Question 1: Three relations R_1, R_2 \text{ and  } R_3 are defined on set A = \{ a, b, c \} as follows:    

(i) R_1 =  \{ (a, a), (a, b), (a, c), (b, b), (b, c), (c, a), (c, b), (c, c) \}  

(ii) R_2= \{ (a, b), (b, a), (a, c), (c, a) \}

(iii)  R_3= \{ ( a, b), (b, c), (c, a) \}

Find whether each one of R_1, R_2 \text{ and  } R_3 is reflexive, symmetric and transitive.

Answer:

(i)     Reflexive: Clearly, (a, a), (b, b) , (c, c) \in R_1 . Hence, R_1 is reflexive on A .

Symmetric: We observe that ( a, b) \in R_1 \text{ but  } ( b, a) \notin R_1. R_1 is not a symmetric relation on A .

Transitive: We find that (b, c) \in R_1 \text{ and  } ( c, a) \in R_1 \text{ but  } ( b, a) \notin R_1 . Hence, R1 is not a transitive relation on A .

(ii)    Reflexive:  Since ( a, a), ( b, b) \text{ and  } ( c, c) are not in R_2. Hence, it is not a reflexive relation on A.

Symmetric: We find that the ordered pairs obtained by interchanging the components of ordered pairs in R_2 are also in R_2 . Hence, R_2 is a symmetric relation on A .

Transitive: Clearly, (a, b) \in R_2 \text{ and  } ( b, a) \in R_2 \text{ but  } (a, a) \notin R_2.

Hence, it is not a transitive relation on R_2 .

(iii)    Reflexive:  Since none of (a, a), (b, b) \text{ and  } (c, c) is an element of R_3 . Hence, R_3 is not reflexive on A .

Symmetric: Clearly, ( b, c) \in R_3 \text{ but  } ( c, b) \notin R_3 .  Hence, R_3 is not a symmetric relation on A .

Transitive: Clearly, (a, b) \in R_3 \text{ and  }  ( b, c) \in R_3 \text{ but  } ( a, c) \notin R_3 . Hence, R_3 is not a transitive relation on A .

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Question 2:  Show that the relation R on the set A = \{ 1, 2, 3 \} given by R = \{ (1, 1), (2, 2), ( 3, 3) , (1, 2), (2, 3) \}   is reflexive but neither symmetric nor transitive.

Answer:

Since 1,2, 3 \in A \text{ and } (1,1), (2,2), (3,3) \in R \text{ i.e. for each } a \in A,(a, a) \in R. Hence, R is reflexive.

We observe that (1, 2) \in R \text{ but } (2, 1) \in R. Hence, R is not symmetric.

Also, (1, 2) \in R \text{ and } (2, 3) \in R \text{ but } (1, 3) \notin R. Hence, R is not transitive.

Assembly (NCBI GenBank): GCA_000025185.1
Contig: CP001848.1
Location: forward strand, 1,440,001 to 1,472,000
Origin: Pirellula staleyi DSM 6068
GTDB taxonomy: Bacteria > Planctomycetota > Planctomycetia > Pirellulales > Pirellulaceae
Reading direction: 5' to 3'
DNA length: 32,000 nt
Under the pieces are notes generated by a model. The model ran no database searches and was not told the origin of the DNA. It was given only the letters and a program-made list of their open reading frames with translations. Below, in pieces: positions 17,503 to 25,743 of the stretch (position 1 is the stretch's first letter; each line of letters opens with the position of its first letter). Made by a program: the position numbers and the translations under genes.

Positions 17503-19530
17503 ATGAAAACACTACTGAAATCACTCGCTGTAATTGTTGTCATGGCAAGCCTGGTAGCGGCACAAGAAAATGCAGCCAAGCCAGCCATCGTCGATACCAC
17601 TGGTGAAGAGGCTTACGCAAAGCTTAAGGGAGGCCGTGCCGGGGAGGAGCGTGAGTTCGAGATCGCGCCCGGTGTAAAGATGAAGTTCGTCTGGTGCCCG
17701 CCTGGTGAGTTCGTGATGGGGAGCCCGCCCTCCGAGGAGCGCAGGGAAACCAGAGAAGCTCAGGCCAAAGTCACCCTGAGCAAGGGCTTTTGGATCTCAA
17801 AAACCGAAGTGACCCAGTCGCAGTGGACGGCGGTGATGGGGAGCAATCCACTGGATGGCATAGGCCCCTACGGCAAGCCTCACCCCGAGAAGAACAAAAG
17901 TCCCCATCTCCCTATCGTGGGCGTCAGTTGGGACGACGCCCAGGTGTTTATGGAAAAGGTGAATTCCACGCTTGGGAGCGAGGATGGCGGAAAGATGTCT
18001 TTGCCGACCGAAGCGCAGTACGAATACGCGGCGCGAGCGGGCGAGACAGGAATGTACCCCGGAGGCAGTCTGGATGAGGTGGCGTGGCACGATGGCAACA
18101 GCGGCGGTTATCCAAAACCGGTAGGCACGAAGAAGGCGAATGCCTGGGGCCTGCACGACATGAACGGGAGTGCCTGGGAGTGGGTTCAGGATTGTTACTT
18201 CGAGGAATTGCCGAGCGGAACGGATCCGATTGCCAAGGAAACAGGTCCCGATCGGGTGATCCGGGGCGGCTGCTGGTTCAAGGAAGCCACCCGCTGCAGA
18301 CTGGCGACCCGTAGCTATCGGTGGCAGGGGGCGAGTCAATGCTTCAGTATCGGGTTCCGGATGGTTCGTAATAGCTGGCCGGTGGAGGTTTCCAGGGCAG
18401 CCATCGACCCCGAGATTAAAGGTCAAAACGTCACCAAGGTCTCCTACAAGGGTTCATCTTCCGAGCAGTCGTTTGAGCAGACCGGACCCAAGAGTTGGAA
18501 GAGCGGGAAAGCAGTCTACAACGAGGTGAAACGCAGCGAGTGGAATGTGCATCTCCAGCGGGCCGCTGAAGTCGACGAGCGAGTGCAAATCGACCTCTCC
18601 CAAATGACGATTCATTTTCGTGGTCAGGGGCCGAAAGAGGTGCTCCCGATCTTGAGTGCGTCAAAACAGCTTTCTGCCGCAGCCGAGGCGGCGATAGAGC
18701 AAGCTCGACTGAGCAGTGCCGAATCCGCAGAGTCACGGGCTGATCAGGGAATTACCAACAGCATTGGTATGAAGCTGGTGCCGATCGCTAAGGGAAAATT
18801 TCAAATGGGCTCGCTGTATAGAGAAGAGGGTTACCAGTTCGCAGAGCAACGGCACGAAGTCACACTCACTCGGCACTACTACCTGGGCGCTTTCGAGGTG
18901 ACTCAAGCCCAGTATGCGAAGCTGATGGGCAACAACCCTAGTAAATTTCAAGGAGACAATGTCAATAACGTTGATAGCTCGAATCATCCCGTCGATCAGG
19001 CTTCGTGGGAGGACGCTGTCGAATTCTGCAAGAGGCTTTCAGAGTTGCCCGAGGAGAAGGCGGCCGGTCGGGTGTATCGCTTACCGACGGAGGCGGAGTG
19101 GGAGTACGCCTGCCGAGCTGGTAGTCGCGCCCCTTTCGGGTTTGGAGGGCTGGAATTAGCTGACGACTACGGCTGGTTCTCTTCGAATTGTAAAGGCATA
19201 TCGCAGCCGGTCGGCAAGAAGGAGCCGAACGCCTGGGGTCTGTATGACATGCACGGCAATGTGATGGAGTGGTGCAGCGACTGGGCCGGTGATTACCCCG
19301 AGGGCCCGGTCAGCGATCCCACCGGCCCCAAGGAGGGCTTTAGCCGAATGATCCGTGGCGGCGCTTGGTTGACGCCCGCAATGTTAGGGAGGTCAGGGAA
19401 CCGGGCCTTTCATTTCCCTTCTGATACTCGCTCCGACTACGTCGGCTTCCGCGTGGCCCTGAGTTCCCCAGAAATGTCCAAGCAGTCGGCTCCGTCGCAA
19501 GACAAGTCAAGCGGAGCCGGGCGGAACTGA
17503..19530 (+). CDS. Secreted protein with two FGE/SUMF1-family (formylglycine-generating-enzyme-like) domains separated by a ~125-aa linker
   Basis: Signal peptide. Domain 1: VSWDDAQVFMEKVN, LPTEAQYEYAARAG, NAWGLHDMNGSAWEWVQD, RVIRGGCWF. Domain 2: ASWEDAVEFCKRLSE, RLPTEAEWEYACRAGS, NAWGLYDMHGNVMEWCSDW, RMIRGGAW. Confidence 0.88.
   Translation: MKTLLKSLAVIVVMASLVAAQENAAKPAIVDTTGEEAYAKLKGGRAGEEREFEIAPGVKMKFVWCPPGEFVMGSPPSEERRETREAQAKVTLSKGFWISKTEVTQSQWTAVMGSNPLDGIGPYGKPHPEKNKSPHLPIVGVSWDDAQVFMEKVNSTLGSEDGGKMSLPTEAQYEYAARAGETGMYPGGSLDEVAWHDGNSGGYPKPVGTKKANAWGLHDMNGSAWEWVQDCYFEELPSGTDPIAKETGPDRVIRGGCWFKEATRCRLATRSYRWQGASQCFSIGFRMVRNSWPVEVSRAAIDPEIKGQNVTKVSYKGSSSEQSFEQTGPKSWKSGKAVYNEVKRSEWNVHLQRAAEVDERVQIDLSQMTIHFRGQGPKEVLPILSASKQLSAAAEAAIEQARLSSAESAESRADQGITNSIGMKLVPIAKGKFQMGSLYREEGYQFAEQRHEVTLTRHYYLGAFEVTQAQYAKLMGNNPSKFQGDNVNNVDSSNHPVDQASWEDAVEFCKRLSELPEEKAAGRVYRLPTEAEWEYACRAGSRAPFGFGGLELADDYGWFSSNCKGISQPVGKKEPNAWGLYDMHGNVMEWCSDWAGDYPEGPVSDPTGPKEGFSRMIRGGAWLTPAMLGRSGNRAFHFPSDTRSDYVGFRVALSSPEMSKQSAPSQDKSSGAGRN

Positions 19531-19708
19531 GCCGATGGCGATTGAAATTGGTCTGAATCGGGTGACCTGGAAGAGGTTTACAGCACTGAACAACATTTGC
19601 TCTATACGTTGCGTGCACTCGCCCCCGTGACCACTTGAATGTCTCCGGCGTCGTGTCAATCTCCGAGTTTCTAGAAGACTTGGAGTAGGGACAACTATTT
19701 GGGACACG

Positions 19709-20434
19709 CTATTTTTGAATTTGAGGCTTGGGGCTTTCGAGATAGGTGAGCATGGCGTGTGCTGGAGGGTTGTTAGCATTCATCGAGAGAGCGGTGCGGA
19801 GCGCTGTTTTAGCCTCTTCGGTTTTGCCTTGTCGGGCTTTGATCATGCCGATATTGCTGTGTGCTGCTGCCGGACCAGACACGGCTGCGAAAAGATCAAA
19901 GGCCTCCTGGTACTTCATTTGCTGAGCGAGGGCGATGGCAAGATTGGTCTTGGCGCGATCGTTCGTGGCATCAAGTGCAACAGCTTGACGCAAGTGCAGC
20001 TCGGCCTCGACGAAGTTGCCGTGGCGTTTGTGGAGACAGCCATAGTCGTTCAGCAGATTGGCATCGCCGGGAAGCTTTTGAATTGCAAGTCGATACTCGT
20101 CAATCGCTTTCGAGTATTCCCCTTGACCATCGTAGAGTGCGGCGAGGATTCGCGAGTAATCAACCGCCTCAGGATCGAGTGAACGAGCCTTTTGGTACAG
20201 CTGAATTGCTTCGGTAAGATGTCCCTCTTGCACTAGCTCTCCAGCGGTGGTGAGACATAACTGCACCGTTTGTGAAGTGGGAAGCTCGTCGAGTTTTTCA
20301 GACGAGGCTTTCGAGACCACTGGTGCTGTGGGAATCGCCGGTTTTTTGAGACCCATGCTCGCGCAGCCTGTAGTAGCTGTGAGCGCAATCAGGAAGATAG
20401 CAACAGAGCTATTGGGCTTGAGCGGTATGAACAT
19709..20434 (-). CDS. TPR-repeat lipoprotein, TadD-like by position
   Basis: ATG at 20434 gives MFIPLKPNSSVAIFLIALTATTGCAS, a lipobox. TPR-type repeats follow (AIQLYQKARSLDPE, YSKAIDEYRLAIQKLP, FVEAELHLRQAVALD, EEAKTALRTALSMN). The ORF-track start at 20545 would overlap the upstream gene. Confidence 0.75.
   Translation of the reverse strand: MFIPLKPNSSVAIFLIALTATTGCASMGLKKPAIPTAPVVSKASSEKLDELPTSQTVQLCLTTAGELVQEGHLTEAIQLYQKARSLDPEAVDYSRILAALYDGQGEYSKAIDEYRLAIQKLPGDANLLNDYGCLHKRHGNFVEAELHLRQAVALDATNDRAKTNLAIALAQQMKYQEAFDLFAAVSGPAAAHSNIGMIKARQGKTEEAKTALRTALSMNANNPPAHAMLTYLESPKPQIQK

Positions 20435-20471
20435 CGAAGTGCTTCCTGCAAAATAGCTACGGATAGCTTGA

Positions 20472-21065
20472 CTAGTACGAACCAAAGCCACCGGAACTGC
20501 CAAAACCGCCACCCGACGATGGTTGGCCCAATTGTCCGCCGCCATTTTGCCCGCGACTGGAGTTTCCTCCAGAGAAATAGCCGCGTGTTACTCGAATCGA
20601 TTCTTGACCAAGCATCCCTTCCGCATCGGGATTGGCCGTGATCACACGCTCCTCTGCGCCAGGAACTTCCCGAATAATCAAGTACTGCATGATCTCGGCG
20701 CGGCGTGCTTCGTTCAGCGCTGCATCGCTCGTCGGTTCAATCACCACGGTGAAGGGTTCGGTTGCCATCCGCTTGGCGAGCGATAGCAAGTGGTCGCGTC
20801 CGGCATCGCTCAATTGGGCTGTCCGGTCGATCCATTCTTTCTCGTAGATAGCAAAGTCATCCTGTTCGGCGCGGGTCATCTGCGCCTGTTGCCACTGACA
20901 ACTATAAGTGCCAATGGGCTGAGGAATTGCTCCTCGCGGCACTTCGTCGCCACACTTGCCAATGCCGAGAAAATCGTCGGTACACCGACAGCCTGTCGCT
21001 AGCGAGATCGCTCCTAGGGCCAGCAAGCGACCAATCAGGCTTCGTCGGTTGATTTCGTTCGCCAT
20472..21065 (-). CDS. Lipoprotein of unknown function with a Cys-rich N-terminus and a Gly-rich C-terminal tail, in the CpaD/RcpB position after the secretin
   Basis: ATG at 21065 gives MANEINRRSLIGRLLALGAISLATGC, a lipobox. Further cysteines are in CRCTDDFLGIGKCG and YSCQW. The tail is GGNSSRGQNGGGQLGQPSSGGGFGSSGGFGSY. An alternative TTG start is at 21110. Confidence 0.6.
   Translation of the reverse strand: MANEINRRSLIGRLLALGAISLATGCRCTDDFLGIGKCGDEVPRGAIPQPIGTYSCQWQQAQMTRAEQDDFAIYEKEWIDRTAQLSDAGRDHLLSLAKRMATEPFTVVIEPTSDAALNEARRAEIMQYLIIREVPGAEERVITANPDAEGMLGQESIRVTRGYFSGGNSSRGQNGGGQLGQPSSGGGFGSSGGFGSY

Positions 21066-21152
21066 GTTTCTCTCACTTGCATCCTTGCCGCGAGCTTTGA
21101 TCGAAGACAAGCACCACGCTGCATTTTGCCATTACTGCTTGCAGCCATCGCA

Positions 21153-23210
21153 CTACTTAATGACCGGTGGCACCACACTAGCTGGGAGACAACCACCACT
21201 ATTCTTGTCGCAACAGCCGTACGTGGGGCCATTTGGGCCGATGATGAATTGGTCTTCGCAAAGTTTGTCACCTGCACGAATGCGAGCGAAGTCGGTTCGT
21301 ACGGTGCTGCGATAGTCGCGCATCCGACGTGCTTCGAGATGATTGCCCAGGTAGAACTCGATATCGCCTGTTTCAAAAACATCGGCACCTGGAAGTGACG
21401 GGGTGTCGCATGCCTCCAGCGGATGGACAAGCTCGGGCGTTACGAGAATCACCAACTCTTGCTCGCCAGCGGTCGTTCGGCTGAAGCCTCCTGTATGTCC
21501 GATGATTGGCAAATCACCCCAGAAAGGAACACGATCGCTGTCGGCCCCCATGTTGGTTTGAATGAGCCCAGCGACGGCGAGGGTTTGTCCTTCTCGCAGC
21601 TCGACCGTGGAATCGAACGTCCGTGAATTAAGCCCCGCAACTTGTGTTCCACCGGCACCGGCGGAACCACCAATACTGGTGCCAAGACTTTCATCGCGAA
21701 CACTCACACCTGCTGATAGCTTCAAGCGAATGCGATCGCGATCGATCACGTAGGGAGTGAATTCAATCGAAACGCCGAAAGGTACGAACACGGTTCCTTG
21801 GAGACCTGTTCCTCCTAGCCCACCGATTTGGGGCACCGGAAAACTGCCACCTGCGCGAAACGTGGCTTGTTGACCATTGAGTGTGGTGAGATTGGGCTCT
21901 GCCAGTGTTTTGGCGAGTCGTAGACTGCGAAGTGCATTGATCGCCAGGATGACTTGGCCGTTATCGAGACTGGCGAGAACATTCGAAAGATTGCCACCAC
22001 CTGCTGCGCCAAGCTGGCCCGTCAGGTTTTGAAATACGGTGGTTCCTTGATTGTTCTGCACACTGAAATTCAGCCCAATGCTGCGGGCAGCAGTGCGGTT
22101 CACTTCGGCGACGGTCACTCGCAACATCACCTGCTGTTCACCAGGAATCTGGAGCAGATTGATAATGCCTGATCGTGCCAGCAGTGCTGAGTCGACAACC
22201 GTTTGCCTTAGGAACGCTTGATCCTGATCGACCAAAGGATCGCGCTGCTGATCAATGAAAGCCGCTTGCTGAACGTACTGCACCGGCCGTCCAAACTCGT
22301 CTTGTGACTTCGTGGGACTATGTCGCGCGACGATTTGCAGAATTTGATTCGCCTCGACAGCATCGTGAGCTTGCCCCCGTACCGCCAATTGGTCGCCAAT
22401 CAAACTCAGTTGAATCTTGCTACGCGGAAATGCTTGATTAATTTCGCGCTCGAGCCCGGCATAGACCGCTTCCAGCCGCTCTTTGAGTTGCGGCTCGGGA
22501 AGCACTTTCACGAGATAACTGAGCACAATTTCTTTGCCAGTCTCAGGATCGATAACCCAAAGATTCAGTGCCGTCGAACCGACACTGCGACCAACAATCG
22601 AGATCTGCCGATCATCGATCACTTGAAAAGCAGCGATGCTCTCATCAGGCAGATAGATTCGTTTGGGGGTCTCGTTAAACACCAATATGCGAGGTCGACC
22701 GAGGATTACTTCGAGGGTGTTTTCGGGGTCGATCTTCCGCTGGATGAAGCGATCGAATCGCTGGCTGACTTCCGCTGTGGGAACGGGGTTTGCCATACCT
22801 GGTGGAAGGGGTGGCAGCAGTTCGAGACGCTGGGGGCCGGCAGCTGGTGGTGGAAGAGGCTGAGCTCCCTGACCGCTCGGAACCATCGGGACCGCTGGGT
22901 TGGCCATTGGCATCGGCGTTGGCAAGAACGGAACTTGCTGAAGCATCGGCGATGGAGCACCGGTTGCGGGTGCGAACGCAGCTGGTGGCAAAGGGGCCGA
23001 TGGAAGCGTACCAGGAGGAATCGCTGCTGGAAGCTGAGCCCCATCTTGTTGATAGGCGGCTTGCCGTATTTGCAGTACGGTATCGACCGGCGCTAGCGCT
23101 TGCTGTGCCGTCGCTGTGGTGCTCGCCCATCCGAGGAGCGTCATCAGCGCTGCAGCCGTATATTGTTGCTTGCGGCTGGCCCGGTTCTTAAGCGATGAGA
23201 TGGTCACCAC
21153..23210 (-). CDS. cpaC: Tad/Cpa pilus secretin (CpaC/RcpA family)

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Question 3: Show that the relation R on the set A = \{1 ,2, 3 \} given by R = \{ (1.,2), (2,1) \} is symmetric but neither reflexive nor transitive.

Answer:

We observe that (1, 1), (2,2) \text{ and } (3, 3) do not belong to R. Hence, R is not reflexive.

Clearly, (1,2) \in R \text{ and } (2,1) \in R. Hence, R is symmetric.

As (1, 2) \in R \text{ and } (2,1) \in R \text{ but } (1, 1) \notin R. Hence,  R is not transitive

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Question 4: Check the following relations R \text{ and } S for reflexivity, symmetry and transitivity:

\text{(i) } aRb \text{ iff } \ b \text{ is divisible by } a, a, b \in N

\text{(ii) } l_1 \ S \ l_2 \text{ iff } \ l_1 \perp l_2, \text{ where } l_1 \text{ and } l_2 \text{ are straight lines in a plane. }

Answer:

\text{(i) We have, } aRb \Leftrightarrow a | b \text{ for all } a, b \in N.

\text{Reflexivity: For any } a \in N, \text{ we have } a | a \Leftrightarrow aRa.

\text{Thus, } aRa \text{ for all } a \in N. \text{ Hence, } R \text{ is reflexive on } N.

Symmetry: R is not symmetric because if a|b, then b may not divide a . For example, 2|6 but 6|2.

Transitivity: Let a, b, c \in N such that aRb and bRc. Then,

aRb \text{ and } bRc \Rightarrow a| b \text{ and } b|c \Rightarrow a|c \Rightarrow aRc

Hence, R is a transitive relation on N.

(ii) Let L be the set of ail lines in a plane. We are given that

l_1 \ S \ l_2 \Leftrightarrow l_1 \perp l_2 \text{ for all } l_1, l_2 \in L.

Reflexivity: S is not reflexive because a line cannot be perpendicular to itself i.e. l \perp l is not true.

Symmetry: Let l_1, l_2 \in L \text{ such that } l_1 \ S \ l_2. Then,

Hence, S is symmetric on L.

Transitive: S is not transitive, because l_1 \perp l_2 and l_2 \perp l_3 does not imply that l_1 \perp l_3.